Neural correlates of obsessive-compulsive related dysfunctional beliefs

Pino Alonso, Arantxa Orbegozo, Jesús Pujol, Clara López-Solà, Miquel Àngel Fullana, Cinto Segalàs, Eva Real, Marta Subirà, Ignacio Martínez-Zalacaín, José M Menchón, Ben J Harrison, Narcís Cardoner, Carles Soriano-Mas
Progress in Neuro-psychopharmacology & Biological Psychiatry 2013 December 2, 47: 25-32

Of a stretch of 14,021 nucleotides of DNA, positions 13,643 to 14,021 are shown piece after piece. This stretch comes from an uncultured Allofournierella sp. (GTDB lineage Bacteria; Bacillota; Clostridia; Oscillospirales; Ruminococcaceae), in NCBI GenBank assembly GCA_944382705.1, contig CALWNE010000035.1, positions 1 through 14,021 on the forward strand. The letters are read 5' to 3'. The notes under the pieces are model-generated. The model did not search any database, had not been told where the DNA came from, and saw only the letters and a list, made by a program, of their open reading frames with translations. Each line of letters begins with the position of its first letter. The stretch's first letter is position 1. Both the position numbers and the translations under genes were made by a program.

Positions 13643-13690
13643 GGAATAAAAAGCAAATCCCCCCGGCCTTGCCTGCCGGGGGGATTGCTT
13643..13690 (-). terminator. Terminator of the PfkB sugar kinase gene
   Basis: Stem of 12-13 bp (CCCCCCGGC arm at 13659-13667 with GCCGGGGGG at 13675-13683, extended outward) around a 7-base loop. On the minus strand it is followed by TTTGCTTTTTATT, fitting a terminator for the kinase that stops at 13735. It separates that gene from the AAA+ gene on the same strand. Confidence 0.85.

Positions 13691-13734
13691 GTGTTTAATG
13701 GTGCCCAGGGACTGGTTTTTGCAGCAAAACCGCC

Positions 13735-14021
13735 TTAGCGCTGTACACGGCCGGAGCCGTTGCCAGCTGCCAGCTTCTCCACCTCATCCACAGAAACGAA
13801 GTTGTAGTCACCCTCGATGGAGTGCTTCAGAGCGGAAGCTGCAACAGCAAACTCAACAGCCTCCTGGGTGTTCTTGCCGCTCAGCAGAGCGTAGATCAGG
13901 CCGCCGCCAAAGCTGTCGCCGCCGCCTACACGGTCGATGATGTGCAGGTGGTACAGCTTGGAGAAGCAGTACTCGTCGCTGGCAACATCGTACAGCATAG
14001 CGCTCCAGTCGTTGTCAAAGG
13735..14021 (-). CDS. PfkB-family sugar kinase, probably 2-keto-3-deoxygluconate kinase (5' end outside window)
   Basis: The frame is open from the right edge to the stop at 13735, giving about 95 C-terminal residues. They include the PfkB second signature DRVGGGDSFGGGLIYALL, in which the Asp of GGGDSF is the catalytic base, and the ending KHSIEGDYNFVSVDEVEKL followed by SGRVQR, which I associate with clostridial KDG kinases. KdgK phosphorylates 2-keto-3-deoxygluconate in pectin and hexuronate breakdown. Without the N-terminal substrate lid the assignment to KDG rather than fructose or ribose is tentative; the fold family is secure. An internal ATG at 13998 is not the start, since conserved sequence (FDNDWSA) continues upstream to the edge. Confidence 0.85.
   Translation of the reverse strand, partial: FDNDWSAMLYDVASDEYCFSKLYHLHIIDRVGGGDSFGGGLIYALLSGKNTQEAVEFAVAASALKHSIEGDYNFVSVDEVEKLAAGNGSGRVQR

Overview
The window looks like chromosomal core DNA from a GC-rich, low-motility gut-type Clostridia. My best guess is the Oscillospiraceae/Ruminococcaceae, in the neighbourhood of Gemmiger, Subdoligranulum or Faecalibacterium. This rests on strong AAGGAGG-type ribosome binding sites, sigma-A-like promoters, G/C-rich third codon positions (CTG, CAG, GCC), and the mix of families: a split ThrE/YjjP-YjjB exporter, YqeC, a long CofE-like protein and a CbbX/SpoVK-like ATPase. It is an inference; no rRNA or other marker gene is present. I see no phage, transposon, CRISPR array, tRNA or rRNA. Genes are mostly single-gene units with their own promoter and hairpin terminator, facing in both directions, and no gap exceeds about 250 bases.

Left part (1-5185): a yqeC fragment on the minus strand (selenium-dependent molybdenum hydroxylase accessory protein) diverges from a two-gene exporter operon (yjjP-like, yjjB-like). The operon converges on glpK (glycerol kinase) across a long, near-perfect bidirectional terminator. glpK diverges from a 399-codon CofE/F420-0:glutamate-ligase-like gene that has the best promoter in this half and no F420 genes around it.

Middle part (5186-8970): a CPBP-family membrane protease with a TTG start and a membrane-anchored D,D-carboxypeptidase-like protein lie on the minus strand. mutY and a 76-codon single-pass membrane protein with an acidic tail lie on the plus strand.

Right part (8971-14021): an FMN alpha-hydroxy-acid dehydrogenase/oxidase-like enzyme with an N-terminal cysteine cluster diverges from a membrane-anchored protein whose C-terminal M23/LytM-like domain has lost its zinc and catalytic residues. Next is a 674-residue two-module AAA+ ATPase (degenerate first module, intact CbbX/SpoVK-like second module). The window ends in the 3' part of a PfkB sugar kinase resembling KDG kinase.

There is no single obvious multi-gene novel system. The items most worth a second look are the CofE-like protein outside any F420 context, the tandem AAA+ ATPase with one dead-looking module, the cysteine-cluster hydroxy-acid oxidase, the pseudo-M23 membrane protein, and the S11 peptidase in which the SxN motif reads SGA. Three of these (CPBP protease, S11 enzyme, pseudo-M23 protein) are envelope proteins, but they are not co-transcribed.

There have been few attempts to integrate neurobiological and cognitive models of obsessive-compulsive disorder (OCD), although this might constitute a key approach to clarify the complex etiology of the disorder. Our study aimed to explore the neural correlates underlying dysfunctional beliefs hypothesized by cognitive models to be involved in the development and maintenance of OCD. We obtained a high-resolution magnetic resonance image from fifty OCD patients and 30 healthy controls, and correlated them, voxel-wise, with the severity of OC-related dysfunctional beliefs assessed by the Obsessive Beliefs Questionnaire-44. In healthy controls, significant negative correlations were observed between anterior temporal lobe (ATL) volume and scores on perfectionism/intolerance of uncertainty and overimportance/need to control thoughts. No significant correlations between OBQ-44 domains and regional gray matter volumes were observed in OCD patients. A post-hoc region-of-interest analysis detected that the ATLs was bilaterally smaller in OCD patients. On splitting subjects into high- and low-belief subgroups, we observed that such brain structural differences between OCD patients and healthy controls were explained by significantly larger ATL volumes among healthy subjects from the low-belief subgroup. Our results suggest a significant correlation between OC-related dysfunctional beliefs and morphometric variability in the anterior temporal lobe, a brain structure related to socio-emotional processing. Future studies should address the interaction of these correlations with environmental factors to fully characterize the bases of OC-related dysfunctional beliefs and to advance in the integration of biological and cognitive models of OCD.

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